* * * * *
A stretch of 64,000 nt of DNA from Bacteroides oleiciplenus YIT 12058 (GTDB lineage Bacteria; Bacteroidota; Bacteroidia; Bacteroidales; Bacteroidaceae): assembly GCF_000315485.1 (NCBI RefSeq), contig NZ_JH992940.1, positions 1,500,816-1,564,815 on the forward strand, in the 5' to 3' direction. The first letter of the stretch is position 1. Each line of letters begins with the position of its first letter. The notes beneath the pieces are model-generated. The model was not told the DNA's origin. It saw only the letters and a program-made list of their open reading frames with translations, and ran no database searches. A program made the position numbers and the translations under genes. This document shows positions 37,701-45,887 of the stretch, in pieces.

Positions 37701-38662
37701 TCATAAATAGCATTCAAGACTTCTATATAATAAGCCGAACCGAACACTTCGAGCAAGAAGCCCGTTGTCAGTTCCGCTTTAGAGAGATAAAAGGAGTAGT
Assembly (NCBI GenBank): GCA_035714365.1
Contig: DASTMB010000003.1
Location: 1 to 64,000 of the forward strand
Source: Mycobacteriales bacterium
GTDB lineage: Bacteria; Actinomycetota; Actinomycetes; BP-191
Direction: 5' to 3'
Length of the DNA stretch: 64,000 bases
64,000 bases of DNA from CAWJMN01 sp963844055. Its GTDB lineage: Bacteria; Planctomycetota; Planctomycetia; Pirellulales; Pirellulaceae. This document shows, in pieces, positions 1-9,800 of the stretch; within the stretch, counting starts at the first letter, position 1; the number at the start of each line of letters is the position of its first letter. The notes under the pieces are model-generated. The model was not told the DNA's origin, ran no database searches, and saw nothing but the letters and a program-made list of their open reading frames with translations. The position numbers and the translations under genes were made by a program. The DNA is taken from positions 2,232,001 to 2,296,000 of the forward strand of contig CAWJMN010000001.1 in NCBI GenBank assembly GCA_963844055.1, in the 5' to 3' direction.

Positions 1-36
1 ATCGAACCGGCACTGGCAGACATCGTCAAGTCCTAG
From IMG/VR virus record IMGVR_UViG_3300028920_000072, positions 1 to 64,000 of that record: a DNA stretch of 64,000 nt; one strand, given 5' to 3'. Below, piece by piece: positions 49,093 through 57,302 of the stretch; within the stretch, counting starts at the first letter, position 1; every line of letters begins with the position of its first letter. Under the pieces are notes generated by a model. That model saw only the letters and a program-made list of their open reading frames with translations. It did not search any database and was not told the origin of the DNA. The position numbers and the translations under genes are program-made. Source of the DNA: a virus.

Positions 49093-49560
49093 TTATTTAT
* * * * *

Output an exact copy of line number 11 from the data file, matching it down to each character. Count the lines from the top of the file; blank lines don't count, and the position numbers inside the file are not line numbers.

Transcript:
64,000 bases of DNA from CAWJMN01 sp963844055. Its GTDB lineage: Bacteria; Planctomycetota; Planctomycetia; Pirellulales; Pirellulaceae. This document shows, in pieces, positions 1-9,800 of the stretch; within the stretch, counting starts at the first letter, position 1; the number at the start of each line of letters is the position of its first letter. The notes under the pieces are model-generated. The model was not told the DNA's origin, ran no database searches, and saw nothing but the letters and a program-made list of their open reading frames with translations. The position numbers and the translations under genes were made by a program. The DNA is taken from positions 2,232,001 to 2,296,000 of the forward strand of contig CAWJMN010000001.1 in NCBI GenBank assembly GCA_963844055.1, in the 5' to 3' direction.